Post Card

By Staff
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Courtesy of Mr. A. Thomas, 15 Oxford St., Winchester, Mass. The new covered bridge at Ed Clark's Trading Post in Lincoln, New Hampshire just after it was moved across the west branch of the Pemigewasset River. This bridge was bought from Mr. Pinsly's Mont
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Courtesy of Mr. Harry Muckley, R.R. 3, Wooster, Ohio. This picture of a portable engine was taken in 1920 in Pike County, Ohio. I would like to know the name of this engine if anyone knows.
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Courtesy of Mr. A. Thomas, 15 Oxford St., Winchester, Mass.
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Courtesy of Clifford Ruff, Edgeley, North Dakota. This 16 ton double cylinder Nichols-Shepard front-mounted engine was added to the Ruffs Pioneer Museum in 1965.
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Courtesy of Mr. A. Thomas, 15 Oxford St., Winchester, Mass.
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Courtesy of Mr. Ted Spencer, 6141 W. Fair grove Rd., Rt. 1, Fair grove, Mich. This is the engine which I built in 1964. I am on the engine and it has a full head of steam. It is not quite finished yet as it has no water tanks, tool box or coal bunker. It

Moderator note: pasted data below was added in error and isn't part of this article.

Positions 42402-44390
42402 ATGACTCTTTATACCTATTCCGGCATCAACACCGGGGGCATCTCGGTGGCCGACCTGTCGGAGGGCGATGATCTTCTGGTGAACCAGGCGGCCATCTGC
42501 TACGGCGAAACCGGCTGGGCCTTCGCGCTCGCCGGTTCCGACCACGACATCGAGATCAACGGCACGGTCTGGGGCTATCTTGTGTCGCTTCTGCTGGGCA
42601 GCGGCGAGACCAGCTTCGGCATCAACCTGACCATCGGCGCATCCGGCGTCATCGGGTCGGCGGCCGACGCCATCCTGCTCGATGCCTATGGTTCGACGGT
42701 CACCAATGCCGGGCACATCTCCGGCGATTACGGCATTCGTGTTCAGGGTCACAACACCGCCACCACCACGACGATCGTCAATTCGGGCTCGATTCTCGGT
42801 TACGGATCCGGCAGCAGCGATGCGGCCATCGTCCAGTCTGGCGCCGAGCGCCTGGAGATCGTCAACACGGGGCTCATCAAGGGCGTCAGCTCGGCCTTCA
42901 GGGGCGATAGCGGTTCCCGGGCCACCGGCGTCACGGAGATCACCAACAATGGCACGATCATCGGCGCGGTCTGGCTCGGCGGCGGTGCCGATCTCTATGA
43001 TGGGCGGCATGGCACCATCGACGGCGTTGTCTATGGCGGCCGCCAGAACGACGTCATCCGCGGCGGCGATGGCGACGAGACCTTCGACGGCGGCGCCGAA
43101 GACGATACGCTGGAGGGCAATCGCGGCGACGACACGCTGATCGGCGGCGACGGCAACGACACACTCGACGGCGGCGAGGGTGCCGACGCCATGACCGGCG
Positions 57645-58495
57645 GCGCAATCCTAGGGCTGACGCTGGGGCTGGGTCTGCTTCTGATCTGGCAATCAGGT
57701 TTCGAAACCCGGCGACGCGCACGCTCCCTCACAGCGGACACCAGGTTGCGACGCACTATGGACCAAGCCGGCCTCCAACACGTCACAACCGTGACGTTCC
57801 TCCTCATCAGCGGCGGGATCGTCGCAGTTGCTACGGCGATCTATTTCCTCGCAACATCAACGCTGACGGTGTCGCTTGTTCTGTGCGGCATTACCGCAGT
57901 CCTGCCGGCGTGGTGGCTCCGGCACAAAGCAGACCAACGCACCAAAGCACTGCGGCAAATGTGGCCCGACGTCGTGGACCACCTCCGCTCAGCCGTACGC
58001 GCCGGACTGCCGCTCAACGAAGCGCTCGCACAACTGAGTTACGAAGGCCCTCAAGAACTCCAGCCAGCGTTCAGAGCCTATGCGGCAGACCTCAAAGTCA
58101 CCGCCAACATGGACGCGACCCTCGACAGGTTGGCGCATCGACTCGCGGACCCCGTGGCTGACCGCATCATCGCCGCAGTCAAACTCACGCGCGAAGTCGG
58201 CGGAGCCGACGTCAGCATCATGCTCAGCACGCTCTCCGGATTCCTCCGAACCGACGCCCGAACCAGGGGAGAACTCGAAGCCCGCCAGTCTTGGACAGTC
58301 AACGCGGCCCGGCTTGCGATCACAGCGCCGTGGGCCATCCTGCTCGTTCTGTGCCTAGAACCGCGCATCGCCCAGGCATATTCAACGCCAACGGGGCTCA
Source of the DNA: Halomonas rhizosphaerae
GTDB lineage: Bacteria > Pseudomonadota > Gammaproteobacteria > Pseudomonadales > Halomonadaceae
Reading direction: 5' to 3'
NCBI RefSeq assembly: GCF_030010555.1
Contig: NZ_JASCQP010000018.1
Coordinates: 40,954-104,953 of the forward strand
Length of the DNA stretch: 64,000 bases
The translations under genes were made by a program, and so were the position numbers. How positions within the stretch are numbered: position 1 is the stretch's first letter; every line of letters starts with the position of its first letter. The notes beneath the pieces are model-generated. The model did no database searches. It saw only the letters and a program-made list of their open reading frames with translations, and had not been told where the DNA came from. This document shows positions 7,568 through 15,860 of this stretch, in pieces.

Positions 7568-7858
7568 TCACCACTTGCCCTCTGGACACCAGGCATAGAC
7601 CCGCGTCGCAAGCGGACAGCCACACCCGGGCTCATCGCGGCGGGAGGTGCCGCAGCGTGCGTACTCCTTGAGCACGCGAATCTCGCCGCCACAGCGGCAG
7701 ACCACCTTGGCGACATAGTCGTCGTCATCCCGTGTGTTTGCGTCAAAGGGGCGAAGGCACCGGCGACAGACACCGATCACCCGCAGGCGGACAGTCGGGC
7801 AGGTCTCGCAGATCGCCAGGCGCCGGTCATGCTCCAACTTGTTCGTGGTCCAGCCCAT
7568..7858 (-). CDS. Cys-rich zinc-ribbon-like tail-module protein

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Courtesy of Mr. John J. Bednar, 1128 So. 8th St., Minneapolis, Minnesota
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Courtesy of Mr. John J. Bednar, 1128 So. 8th., Minneapolis, Minnesota.
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Courtesy of Mr. J. M. Huston, R.D. 1, Negley, Ohio.
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Courtesy of Robert E. Patrick, 711 Henry Grady Bldg, 26 Cain St., N.W. Atlanta, Georgia 30303. This is a Stuart No. 10 H. & A. Stuart Mill Steam Engine. I also have others. I feel sure the old posters of World War I would be of interest to the old timers.
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Courtesy of Mr. Harry Muckley, R.R. 3, Wooster, Ohio. This picture of the portable engine with the tall stack was taken in 1912 and is, I believe, a Scheidler. I would appreciate it if someone could tell me for sure the name of this engine.

Of all the dozen railroad covered bridges in New England, this
one alone had the proper construction to facilate easy dismanteling
and assembling. It is a Howe truss design with large timbers and
steel rods which makes its dissembly and erection easier than the
Town Lattise type.

This view shows the bridge moved across the river. Due to local
drought conditions, the river is the lowest it has been in years.
The bridge was assembled on land, each side laying on the ground.
When the sides were completed, they were lifted erect by a rented
crane and the remainder of the bridge completed. The bridge is
about 100 feet long and was built about 1900. Many of the now
existing covered railroad bridges were built during this period, as
local labor and wood was cheap and plentiful. However, main line
bridges were built of steel and many of the branch line wooden